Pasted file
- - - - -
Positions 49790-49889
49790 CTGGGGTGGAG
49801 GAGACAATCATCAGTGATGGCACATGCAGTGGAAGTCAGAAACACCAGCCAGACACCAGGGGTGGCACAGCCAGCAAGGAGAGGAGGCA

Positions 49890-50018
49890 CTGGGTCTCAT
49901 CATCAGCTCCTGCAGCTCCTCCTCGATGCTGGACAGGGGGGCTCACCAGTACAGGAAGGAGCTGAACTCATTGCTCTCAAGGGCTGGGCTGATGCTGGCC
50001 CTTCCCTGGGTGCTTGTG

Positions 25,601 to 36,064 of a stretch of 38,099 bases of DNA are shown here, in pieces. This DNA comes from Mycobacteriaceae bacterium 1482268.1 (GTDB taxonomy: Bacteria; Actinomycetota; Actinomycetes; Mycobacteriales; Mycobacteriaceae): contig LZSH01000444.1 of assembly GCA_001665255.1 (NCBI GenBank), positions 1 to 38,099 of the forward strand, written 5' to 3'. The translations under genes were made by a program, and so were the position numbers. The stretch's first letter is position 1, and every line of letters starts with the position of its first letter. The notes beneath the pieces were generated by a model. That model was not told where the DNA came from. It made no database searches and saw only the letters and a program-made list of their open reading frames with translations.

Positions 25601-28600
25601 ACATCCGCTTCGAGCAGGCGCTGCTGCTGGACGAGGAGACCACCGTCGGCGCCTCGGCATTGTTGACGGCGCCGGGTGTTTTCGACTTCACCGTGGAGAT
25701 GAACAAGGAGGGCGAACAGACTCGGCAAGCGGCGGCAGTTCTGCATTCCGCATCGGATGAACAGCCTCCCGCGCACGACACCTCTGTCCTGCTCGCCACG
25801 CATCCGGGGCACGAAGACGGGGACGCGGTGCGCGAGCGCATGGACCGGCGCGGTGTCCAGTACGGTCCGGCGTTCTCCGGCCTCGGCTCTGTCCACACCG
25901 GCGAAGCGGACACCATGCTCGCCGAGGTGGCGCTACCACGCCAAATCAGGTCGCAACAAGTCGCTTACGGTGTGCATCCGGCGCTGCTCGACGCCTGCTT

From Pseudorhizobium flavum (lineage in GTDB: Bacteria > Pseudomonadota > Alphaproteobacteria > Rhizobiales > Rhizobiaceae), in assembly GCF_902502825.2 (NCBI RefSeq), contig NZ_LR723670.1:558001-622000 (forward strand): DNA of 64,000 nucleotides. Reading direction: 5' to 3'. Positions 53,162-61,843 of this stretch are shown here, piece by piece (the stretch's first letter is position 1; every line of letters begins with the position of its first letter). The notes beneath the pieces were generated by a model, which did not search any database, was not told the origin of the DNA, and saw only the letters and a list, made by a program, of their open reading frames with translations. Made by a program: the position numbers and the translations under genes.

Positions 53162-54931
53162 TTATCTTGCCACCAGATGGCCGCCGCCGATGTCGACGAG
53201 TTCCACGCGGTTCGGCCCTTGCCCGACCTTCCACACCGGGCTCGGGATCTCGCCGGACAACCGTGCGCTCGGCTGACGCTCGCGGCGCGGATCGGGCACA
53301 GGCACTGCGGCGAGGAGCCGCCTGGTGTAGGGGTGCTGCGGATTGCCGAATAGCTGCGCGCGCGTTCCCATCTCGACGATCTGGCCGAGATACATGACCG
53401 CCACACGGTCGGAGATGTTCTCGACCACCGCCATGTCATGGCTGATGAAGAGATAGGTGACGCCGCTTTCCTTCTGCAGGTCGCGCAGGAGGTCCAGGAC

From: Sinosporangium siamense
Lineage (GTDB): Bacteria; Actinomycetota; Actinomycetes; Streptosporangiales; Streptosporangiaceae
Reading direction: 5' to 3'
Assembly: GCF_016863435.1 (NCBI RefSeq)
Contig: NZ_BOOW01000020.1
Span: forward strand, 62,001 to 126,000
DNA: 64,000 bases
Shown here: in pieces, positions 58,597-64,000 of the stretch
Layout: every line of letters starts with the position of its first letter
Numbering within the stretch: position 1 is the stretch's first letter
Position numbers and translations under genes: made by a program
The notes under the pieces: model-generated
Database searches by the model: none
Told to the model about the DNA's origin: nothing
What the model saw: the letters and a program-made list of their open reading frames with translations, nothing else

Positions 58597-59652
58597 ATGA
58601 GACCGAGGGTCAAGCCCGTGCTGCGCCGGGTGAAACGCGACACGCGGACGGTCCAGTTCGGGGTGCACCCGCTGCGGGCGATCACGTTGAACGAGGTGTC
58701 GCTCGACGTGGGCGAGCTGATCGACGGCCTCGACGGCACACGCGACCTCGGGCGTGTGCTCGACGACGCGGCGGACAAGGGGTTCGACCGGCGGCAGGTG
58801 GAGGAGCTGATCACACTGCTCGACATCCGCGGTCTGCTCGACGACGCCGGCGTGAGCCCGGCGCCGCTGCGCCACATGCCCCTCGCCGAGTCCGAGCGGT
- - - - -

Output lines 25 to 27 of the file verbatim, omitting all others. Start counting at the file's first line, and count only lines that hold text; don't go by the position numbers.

Span: forward strand, 62,001 to 126,000
DNA: 64,000 bases
Shown here: in pieces, positions 58,597-64,000 of the stretch